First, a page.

%%DocumentResources: font Palatino-Roman Palatino-Bold
%%+ font Palatino-Italic Palatino-BoldItalic Courier
%%+ font Optima LubalinGraph-DemiOblique
See section 3, "DSC Conformance," for more information about line length and restrictions.

%%BeginBinary: < bytecount> < bytecount> ::= < uint>
%%EndBinary (no keywords)
These comments are used in a manner similar to the %%Begin(End)Data: comments. The %%Begin(End)Binary: comments are designed to allow a document manager to effectively ignore any binary data these comments encapsulate.

To read data directly from the input stream in the PostScript language (using currentfile, for instance), it is necessary to invoke a procedure followed immediately by the data to be read. If the data is embedded in the %%Begin(End)Binary: construct, those comments are effectively part of the data, which typically is not desired. To avoid this problem, the procedure invocation should fall inside the comments, even though it is not binary, and the bytecount should reflect this so it can be skipped correctly. In the case of a byte count, allow for carriage returns, if any.
Note This comment has been included for backward compatibility only and may be discontinued in future versions of the DSC; use the more specific %%Begin(End)Data: comments instead.

%%BeginData: < numberof>[ < type> [ < bytesorlines> ] ]
< numberof> ::= < uint> (Lines or physical bytes)
< type> ::= Hex | Binary | ASCII (Type of data)
< bytesorlines> ::= Bytes | Lines (Read in bytes or lines)
%%EndData (no keywords)
These comments are designed to provide information about embedded bodies of data. When a PostScript language document file is being parsed, encoun-tering raw data can tremendously complicate the parsing process. Encapsu-lating data within these comments can allow a document manager to ignore the enclosed data, and speed the parsing process. If the type argument is missing, binary data is assumed. If the bytesorlines argument is missing, numberof should be considered to indicate bytes of data.
Note that < numberof> indicates the bytes of physical data, which vary from the bytes of virtual data in some cases. With hex, each byte of virtual data is represented by two ASCII characters (two bytes of physical data). Although the PostScript interpreter ignores white space in hex data, these count toward the byte count.
For example,
FD 10 2A 05
is 11 bytes of physical data (8 bytes hex, 3 spaces) and 4 binary bytes of virtual data.
Remember that binary data is especially sensitive to different print environ-ments because it is an 8-bit representation. This can be very important to the document manager if a print network has a channel that is 7 bit serial, for example. See also the %%DocumentData: comment.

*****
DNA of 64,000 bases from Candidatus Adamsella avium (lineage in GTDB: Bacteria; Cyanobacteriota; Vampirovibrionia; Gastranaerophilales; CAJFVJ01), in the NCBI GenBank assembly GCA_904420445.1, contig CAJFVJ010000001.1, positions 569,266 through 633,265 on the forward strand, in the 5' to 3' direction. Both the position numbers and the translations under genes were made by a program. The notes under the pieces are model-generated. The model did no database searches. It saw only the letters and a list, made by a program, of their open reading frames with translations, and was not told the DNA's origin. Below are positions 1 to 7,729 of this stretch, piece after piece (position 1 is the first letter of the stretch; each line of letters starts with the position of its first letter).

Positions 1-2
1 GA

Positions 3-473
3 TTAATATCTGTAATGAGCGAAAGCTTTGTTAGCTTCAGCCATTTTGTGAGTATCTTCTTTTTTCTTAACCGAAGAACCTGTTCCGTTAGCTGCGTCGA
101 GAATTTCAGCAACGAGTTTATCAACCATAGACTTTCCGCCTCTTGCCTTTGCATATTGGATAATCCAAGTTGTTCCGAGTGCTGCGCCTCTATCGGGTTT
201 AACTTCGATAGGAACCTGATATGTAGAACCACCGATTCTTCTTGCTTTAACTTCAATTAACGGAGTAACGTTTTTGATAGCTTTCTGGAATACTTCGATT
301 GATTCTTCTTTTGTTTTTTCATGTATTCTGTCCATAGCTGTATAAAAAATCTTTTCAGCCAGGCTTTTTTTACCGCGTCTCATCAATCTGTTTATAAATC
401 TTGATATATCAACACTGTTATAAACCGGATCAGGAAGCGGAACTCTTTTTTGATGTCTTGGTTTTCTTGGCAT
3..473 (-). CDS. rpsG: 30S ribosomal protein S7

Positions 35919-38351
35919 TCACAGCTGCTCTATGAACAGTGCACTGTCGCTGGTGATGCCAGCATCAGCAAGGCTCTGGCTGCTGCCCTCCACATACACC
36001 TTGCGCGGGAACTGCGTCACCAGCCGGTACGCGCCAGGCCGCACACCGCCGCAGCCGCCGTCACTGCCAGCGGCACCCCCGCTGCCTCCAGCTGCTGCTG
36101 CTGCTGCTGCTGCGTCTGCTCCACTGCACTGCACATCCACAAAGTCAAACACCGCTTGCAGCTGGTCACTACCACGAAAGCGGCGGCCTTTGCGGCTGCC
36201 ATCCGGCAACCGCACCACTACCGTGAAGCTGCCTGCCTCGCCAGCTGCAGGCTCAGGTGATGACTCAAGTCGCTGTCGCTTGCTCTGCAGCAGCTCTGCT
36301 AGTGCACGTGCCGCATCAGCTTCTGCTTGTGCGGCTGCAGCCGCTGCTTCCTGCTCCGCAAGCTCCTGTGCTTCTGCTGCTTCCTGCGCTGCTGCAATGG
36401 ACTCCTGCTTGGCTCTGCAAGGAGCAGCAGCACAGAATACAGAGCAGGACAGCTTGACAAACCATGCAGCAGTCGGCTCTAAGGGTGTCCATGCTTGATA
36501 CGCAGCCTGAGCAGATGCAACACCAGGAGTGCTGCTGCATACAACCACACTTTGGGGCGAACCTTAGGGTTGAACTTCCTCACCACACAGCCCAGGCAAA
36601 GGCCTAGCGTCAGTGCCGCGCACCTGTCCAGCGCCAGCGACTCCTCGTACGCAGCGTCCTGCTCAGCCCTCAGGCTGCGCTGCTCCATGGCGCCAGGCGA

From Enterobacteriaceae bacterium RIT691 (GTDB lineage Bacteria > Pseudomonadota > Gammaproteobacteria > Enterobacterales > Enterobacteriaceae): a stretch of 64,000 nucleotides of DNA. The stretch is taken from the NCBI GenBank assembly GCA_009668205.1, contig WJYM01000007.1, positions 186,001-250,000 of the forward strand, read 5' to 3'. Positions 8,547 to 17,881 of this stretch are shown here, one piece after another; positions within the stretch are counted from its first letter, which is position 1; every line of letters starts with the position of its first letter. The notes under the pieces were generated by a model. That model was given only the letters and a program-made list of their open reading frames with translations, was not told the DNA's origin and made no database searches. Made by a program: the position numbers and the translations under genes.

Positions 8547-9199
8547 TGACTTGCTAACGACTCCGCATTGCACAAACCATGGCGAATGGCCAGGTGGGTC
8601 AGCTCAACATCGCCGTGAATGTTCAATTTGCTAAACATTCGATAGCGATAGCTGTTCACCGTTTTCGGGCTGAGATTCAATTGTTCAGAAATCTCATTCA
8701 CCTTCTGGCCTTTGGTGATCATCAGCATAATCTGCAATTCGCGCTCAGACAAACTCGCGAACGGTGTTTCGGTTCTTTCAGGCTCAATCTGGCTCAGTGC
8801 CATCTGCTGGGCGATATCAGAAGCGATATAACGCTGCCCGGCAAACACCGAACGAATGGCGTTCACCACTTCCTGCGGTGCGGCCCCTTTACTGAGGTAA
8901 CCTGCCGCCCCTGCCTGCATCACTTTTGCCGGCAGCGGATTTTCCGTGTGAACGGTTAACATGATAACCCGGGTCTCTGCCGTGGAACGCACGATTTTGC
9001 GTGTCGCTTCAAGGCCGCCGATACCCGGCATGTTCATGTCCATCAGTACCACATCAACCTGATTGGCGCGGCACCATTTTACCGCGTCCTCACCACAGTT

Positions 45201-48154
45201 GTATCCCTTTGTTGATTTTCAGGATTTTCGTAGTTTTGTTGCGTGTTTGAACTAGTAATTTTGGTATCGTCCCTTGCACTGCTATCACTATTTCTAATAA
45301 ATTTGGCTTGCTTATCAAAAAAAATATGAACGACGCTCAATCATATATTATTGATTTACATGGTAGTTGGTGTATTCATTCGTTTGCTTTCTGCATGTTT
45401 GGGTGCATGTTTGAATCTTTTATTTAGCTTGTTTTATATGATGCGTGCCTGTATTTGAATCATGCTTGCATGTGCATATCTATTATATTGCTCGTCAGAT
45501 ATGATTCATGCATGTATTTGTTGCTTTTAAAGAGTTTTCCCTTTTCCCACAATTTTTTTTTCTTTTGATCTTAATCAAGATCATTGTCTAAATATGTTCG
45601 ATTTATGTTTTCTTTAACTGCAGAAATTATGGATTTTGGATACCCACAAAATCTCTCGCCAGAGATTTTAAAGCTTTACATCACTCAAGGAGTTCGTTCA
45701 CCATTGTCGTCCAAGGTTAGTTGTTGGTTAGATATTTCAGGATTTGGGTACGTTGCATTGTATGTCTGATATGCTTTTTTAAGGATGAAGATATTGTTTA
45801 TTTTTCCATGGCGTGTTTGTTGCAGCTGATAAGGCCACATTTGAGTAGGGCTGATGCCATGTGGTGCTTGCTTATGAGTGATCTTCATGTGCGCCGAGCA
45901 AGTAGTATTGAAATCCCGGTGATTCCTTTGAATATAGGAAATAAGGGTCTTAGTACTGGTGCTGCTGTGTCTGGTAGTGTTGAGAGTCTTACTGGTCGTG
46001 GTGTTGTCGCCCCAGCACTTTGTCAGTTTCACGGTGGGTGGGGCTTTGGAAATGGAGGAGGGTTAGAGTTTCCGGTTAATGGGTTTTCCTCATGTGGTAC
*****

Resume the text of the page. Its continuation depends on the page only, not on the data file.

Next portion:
To read data directly from the input stream (using currentfile, for instance), it is necessary to invoke a procedure followed immediately by the data to be read. If the data is embedded in the %%Begin(End)Data: construct, then those comments are effectively part of the data, which is typically not desirable. To avoid this problem, the procedure invocation should fall inside the com-ments, even though it is not binary, and the byte or line counts should reflect this so it can be skipped correctly. In the case of a byte count, allow for end-of-line characters, if any.
Note Document managers should ensure that the entire %%BeginData: comment line is read before acting on the byte count.
In the example below, there are 135174 bytes of hex data, but the %%BeginData: and %%EndData comments encompass the call to the image operator. The resulting byte count includes 6 additional bytes, for the string "image" plus the newline character.

/picstr 256 string def
25 140 translate
132 132 scale
256 256 8 [256 0 0 -256 0 256]
{ currentfile picstr readhexstring pop }
%%BeginData: 135174 Hex Bytes image
4c47494b3187c237d237b137438374ab
213769876c8976985a5c987675875756
...Additional 135102 bytes of hex...
%%EndData

Instead of keeping track of byte counts, it is probably easier to keep track of lines of data. In the following example, the line count is increased by one to account for the "image" string:

/picstr 256 string def
25 140 translate
132 132 scale
256 256 8 [256 0 0 -256 0 256]
{ currentfile picstr readhexstring pop }
%%BeginData: 4097 Hex Lines image
4c47494b3187c237d237b137438374ab
213769876c8976985a5c987675875756
...Additional 4094 lines of hex...
%%EndData

With binary data, it is unlikely that the concept of lines would be used, because binary data is usually considered one whole stream.

%%BeginDefaults (no keywords)
%%EndDefaults (no keywords)
These comments identify the start and end of the defaults section of the document. These comments can only occur after the header section (%%EndComments), after the EPSI preview (%%Begin(End)Preview), if there is one, but before the prolog (%%BeginProlog) definitions.